Present: Robert Buch, Tim Fisher, Ofer Gal, Paul Griffiths (Trip leader), Brian Hedden (guest), Kate Lynch, Elena Walsh
Photos: SUBW Facebook page and https://www.flickr.com/photos/130167675@N03/albums/72157665980018494
We had a leisurely Sunday start, leaving from the locked gate on Glenraphael Drive at 11.00. NPWS have erected a big sign to Castle Head about 700m further down the road, and we turned off, reaching Castle Head trig at 3km. The track continues less than 100m to the first anchor, a solid set of chains on four bolts. The first abseil is 25m, down a clean face but with a tricky landing area – you need to grab a tree on your right and pull yourself in. Since we were all using an autoblock to self-belay this was straightforward. The second abseil follows immediately – 15m from a tree backed up on a bolt, sub-vertical and completely straightforward. The next, third abseil is from a pinnacle about 20m further on. It’s another tree and bolt combination and a straightforward 15m, plus a few metres of rope to reach the anchor, which is set back.
The weather forecast was sunny, 19C and moderate winds. But on the day it was overcast and the winds got stronger as the day progressed. At some points we were crouching for balance in gusts approach 40kmh. But it all added to the sense of being in the mountains and later in the day the patches of sunlight across Mt Solitary and the Katoomba cliffs were probably more beautiful than clear, blazing sunshine.
The next bit of the trip is the highlight. There is a walk of perhaps 50m along a narrow promontory to the final, 40m abseil. Halfway along there is a crack about a metre wide and 5-6 meters deep. Tim just jumped, but the take off point is about 2m above the landing area, so it’s a bit of a thud! It’s a reasonably demanding scramble to the bottom and someone has built an anchor, so three of us abseiled and walked back up. The others slung a piece of tape around the take off point and let themselves down to a ledge from where you can basically step across. There was another step-across – easy but exposed – a little further on and then we were all out on the nose. It felt a bit narrow in the high wind, so those not abseiling sat down. The final abseil is 40m, overhung at the bottom, from a chain anchor on three bolts. Definitely the highlight of the trip.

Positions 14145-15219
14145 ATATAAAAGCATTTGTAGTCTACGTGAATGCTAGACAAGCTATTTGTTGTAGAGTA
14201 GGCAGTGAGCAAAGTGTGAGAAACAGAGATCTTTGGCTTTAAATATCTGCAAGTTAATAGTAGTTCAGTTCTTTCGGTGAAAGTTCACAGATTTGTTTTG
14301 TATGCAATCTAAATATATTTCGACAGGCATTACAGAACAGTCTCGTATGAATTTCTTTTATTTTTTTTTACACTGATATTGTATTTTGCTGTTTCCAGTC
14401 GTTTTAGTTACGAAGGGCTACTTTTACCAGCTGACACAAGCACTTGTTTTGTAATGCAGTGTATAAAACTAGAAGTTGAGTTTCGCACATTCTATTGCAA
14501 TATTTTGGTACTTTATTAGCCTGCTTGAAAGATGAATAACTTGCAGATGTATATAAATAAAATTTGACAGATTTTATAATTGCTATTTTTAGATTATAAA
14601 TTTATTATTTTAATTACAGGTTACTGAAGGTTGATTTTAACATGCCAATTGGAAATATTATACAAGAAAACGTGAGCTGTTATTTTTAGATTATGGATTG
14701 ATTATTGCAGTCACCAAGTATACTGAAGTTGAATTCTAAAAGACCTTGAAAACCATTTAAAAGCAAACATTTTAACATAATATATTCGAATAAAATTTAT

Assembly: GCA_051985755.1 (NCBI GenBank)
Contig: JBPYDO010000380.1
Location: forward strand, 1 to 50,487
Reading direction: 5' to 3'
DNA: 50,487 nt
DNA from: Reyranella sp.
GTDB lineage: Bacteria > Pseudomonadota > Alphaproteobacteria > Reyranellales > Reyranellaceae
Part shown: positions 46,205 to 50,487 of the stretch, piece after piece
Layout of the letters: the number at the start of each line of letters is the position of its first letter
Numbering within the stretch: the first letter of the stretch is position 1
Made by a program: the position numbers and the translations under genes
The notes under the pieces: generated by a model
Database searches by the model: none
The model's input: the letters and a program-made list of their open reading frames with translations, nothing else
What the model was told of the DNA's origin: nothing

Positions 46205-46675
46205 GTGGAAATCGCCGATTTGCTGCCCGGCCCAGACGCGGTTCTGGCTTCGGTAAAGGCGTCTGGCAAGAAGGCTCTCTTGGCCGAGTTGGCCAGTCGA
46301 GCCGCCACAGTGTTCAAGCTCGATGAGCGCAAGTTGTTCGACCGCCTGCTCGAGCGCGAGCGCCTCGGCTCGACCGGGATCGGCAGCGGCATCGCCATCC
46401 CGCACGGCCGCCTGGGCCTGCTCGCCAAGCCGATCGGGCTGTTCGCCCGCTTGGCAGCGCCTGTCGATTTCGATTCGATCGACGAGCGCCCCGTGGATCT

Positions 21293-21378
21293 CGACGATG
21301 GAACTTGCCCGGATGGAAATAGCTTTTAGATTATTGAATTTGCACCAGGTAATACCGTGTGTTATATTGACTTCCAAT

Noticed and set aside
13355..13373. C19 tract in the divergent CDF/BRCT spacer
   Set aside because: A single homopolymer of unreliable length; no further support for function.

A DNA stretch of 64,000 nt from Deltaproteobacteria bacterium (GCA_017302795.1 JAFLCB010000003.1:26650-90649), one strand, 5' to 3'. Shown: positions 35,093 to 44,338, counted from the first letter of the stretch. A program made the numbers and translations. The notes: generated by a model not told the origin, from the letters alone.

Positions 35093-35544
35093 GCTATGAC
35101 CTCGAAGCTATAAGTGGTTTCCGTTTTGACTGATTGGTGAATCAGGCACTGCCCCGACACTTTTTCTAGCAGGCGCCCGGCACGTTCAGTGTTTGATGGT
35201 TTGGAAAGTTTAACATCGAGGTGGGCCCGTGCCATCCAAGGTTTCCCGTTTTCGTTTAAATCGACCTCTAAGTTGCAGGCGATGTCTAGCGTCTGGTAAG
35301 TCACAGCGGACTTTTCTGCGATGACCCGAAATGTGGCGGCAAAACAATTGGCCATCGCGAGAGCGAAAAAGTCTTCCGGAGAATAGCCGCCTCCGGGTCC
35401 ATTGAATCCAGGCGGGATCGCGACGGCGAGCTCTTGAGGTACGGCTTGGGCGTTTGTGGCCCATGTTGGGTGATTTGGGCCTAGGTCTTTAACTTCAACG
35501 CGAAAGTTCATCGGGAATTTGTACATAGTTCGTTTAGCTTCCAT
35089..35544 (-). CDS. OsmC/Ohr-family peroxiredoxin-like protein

From the bottom of the final abseil the path follows the cliff bottom and then the ridge for a few tens of metres to an abseil anchor off to the left. We ignored this and scrambled down the ridge, which involves a few straightforward climbdowns, and a few minutes later we reached the Ruined Castle Track. We were 5.5km from the cars and had taken 4hrs 45m, being a big group including four relatively inexperienced abseilers. Lunch and the walk back to the car took another two hours, and we got back to the cars just as it was getting dark – a total distance of 13km.
Abseil trips are a Blue Mountains speciality, and it’s interesting to think why. In Europe you generally want to get to the top of a pointy mountain. Being Europe, there is often a path to the top, but even when there is a path there are usually scrambling routes – ways to get up doing everything short of technical climbing, or using ropes only for added security. The charming French mountaineering grade system classifies these as F for ‘facile’ (easy) and PD for ‘peu difficile’ (slightly difficult). This is mountaineering or alpinism, rather than climbing. There are a few similar routes here, but generally I think abseil trips are our equivalent of that kind of mountaineering, reflecting the nature of the Blue Mountains.